Ruto: Why I reject creation of Prime Minister position
Deputy President William Ruto on Friday explained why he rejects the creation of a Prime Minister’s position.
“The suggestion on Prime Minister post has two problems: It does not solve the problem, which is that we need a functional, constitutional official opposition; and if created, it would still be taken by the winning party,” he said.
The DP spoke in Chatham House, London. Ruto suggested that instead of the PM’s position, an official opposition should be created.
“The national government should be reconfigured to comprise the National Executive and the Official Opposition,” he said.
Ruto said the National Executive should be headed by the President, while the Official Opposition should headed by the leader of the party or coalition of parties whose presidential candidate wins the second highest votes.
“This formula should apply at the county level,” he said. Ruto said the Leader of Opposition will take leadership of the opposition in Parliament, while the Deputy President should take over the leadership of Government Business in Parliament.
“This should be replicated with the deputy governor at the counties.”
Ruto further said the Senate must be made the Upper House and Cabinet secretaries should be ex-official Members of Parliament.
He said the move was aimed at connecting the Legislature and the Executive to improve services.
“The CSs must attend sittings of Parliament at least once every week and whenever required to answer questions on the floor of the House,” Ruto said.
The Deputy President said the real problem with elections in Kenya is people who do not accept defeat.
The DP said most of these people use the Independent Electoral and Boundaries Commission (IEBC) as a scapegoat.
“… the problem is the people who refuse the outcome of elections. That is when they run amok. Going forward we should only allow democrats to participate in the elections,” he said.
Although he did not mention names, the DP seemed to be referring to ODM leader Raila Odinga, who has in the past contested presidential election outcomes.
In 2017, President Uhuru Kenyatta won the August 8, 2017, election but Raila challenged the results at the Supreme Court. Uhuru’s victory was invalidated over adherence to electoral laws and the Constitution.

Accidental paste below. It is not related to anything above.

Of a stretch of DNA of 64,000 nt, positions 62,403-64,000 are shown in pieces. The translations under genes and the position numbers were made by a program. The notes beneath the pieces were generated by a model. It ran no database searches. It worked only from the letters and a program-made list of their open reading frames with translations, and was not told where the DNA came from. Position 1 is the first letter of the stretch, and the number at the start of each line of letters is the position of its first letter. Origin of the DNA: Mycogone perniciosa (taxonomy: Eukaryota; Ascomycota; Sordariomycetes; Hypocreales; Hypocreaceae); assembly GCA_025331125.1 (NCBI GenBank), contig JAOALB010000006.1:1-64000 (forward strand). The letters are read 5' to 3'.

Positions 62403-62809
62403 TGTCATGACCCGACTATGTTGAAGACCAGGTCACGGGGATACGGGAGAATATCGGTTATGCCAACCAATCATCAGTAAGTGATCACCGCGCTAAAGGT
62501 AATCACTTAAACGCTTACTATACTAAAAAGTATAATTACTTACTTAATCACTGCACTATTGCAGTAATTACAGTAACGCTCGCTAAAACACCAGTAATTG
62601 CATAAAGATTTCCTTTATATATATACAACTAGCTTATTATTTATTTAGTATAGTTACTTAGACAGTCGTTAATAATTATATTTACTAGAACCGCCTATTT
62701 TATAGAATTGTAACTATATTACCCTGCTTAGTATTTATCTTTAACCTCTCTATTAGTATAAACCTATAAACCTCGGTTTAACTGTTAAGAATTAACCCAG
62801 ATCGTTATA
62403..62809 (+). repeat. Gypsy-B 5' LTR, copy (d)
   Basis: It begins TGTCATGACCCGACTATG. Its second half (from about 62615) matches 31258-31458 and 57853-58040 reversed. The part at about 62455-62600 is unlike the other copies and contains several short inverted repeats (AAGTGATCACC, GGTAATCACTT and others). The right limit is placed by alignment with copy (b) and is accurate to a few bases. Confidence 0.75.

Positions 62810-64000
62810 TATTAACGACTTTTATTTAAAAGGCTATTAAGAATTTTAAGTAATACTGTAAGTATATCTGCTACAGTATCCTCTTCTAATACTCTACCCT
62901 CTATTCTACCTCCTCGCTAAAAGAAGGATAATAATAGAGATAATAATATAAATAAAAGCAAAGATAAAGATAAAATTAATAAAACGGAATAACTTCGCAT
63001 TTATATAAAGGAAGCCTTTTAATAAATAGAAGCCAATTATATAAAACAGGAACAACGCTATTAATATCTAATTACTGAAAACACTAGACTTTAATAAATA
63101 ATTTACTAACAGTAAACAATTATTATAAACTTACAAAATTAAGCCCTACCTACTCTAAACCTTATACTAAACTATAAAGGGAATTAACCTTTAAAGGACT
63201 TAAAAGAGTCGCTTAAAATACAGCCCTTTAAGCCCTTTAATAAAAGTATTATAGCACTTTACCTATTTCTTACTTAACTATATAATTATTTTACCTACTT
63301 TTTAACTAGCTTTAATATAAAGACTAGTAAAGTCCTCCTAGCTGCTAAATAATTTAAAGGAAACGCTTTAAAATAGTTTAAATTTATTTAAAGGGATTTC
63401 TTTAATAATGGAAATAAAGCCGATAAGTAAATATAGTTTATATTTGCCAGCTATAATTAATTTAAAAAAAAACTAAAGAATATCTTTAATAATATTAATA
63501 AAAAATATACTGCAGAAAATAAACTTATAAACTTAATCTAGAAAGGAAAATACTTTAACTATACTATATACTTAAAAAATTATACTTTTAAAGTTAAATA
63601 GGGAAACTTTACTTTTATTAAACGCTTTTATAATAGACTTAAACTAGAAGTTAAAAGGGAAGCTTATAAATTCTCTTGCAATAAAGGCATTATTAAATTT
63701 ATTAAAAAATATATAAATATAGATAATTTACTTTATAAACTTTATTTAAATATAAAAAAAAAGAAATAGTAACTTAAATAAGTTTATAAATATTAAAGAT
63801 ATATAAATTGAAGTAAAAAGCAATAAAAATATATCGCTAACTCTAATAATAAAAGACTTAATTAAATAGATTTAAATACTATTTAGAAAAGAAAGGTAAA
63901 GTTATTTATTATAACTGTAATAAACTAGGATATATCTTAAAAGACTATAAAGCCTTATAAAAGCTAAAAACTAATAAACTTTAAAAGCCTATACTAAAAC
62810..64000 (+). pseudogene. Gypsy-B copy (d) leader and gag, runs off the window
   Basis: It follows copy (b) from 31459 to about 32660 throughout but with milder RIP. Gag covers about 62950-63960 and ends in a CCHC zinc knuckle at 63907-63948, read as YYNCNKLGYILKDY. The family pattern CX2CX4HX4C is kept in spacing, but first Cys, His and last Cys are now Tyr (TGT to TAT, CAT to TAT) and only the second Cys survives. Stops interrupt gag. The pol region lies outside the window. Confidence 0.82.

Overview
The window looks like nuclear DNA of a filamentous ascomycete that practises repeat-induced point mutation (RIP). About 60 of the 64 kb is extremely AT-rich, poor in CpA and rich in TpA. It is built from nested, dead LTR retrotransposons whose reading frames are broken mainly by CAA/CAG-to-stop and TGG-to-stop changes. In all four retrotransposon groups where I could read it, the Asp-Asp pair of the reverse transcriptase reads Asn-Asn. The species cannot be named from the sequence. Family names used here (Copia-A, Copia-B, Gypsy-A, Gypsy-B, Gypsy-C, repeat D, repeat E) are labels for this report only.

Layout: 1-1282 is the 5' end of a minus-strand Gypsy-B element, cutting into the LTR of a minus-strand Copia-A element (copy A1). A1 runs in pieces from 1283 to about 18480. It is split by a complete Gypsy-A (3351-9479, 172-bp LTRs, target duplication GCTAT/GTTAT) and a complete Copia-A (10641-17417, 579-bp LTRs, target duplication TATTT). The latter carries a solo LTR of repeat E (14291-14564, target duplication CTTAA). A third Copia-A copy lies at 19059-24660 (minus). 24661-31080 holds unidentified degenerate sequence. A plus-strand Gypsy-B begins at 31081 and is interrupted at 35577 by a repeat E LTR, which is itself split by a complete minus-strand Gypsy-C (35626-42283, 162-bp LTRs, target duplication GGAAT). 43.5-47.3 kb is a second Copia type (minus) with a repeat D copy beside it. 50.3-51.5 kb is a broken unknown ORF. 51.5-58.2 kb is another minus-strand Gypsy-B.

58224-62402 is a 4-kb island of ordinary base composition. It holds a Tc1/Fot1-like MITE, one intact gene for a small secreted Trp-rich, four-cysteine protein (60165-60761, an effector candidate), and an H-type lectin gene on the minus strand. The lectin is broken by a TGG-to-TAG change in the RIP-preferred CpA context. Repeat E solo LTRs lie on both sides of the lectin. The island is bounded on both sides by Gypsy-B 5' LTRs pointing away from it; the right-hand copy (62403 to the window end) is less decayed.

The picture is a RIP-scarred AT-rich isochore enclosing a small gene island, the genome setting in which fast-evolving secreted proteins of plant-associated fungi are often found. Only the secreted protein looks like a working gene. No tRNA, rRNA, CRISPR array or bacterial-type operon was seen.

The court then ordered fresh polls on October 26, 2017, in which Raila boycotted, citing lack of reforms at the IEBC and gave a list of “irreducible minimums”.
“I believe strongly that in our politics, IEBC is the least of our problems. We have used the IEBC as a convenient ‘excuse’ for those who do not win elections,” Ruto said.
Ruto said some people go to elections and expect to win, yet there are two outcomes after an election.
“If you go to an election and you expect to win then you have a problem … the real problem according to me from where I sit is that we have people who do not believe in participating in democratic elections,” he said.
Giving an example of the 2017 election, Ruto said they were persuaded they had won the election only for the Supreme Court to nullify it.
“We have serious misgiving about what the court did but we said we will participate in the second election because we are democratic,” he said.
“… we had won more seats in every category. How possible was it that we lost the election? It does not make sense but as democrats, we went back.” Raila has vied and lost in 1997, 2007, 2013 and 2017. Uhuru and Raila were the main contenders in the 2013 and 2017 election that attracted eight candidates.
Ruto further proposed a review of the Constitution that would accommodate election losers in the running of the country.
He said a reconfiguration of the Constitution that makes election losers active would boost accountability in the government.
By NANCY AGUTU